Movie Marathon #10: Brazil
My earliest memory of Brazil-indeed, of any film, come to think of it-was growing up with a huge Brazil poster dangling above the stairs next to my room. I loved the wierd imagery; a great winged figure rising from a set of drawers in some existential office block, framed with the neon pink script declaring the movie’s title. It’s one of my dad’s favourite movies, and one that I received on the understanding I would watch it immediately the day I turned fifteen. It’s one of those wierd films that I was aware of in intimate detail before I’d even seen a snippet of it; so often a disappointment, but not in the case of this dystopian Gilliam masterpiece.
Brazil is one of the few films whose appeal I’ll admit is limited; it’s a deliberately wierd, passionately contrived, extremely dark sci-fi comedy set in an unnamed period of time that draws heavily from Orwell’s 1984 for themes and imagery. I know how awful that makes it sound, but none of that ever takes over Gilliam’s bonkers imagery and cunningly crafted story. Like Wes Anderson, I usually think Terry Gilliam’s makes interesting movies as opposed to perfect ones; somehow, he drew together the perfect cast-including an utterly fantastic Michael Palin as a professional torturer-and one of the most brilliantly depressing/life-affirming endings I’ve ever seen.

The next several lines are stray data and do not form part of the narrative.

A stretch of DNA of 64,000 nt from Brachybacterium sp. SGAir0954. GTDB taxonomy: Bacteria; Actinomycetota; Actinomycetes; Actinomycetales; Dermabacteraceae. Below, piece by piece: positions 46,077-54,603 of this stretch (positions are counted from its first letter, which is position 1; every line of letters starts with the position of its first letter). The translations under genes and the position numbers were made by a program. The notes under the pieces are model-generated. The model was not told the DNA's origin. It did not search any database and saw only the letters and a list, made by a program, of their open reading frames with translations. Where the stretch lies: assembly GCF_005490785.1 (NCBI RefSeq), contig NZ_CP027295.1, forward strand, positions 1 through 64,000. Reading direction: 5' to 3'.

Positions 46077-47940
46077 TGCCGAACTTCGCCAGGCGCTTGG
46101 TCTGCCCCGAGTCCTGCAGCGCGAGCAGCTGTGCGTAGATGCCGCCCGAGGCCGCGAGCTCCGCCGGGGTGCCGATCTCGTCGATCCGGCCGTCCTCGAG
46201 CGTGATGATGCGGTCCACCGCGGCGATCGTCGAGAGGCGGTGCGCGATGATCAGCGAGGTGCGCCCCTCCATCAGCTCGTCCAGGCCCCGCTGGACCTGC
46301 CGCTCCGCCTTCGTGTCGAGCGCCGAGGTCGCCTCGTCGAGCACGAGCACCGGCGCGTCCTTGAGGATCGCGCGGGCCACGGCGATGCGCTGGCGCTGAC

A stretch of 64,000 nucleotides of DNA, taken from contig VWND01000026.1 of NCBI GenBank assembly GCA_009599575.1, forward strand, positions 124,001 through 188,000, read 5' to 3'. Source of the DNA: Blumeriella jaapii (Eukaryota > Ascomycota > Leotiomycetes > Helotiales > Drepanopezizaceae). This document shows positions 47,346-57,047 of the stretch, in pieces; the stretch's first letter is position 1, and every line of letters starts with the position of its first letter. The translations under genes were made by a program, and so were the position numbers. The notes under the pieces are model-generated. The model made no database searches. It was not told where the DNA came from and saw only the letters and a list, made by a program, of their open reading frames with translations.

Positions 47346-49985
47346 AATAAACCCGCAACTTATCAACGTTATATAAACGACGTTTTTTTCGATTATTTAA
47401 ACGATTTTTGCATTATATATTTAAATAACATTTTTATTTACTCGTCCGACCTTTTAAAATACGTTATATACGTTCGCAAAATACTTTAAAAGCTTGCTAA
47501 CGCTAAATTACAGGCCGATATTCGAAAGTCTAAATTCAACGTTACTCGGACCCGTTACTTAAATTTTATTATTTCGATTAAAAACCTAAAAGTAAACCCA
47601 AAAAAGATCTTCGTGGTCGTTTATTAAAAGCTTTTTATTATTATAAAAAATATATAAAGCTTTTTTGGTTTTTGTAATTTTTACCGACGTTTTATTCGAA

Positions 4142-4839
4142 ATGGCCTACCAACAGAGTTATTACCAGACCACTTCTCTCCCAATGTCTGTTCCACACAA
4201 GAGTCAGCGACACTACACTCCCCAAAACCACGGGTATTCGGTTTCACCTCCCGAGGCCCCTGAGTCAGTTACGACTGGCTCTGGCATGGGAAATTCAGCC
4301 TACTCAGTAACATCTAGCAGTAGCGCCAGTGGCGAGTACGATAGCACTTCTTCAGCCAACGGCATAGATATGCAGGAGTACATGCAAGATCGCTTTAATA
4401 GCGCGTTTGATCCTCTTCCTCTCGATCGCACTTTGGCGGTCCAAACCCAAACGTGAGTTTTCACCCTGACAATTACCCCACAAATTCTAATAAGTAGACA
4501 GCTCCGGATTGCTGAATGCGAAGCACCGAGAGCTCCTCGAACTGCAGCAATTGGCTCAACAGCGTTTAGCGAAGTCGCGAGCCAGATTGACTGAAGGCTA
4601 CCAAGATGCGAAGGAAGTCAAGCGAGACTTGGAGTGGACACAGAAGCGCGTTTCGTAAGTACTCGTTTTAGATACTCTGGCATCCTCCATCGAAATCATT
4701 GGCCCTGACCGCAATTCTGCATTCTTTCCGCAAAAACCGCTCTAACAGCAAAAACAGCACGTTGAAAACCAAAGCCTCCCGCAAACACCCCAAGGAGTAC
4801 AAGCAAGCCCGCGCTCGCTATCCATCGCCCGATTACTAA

Much has to be said for the sheer creativity poured into Brazil; it would make no sense to spew it all up here, but when you do watch the film (and you will), the devil’s in the details. It’s like being squirted by a joke flower on the lapel of the Thought Police. I also developed a huge crush on Johnathan Pryce over the course of the film, portraying a beaten-down office drone who becomes a superhero in his dreams. Ridiculous? Almost as much as Jim Broadbent playing a questionable plastic surgeon. But fuck it: this is a film that defined my experience as an avid audience member because it was so unaplogetically ridiculous on every level. But that didn’t stop it being one of the most resonant, touching and consistently entertaining movies in existence. All hail Gilliam, except when he’s making yer Imaginarium shite.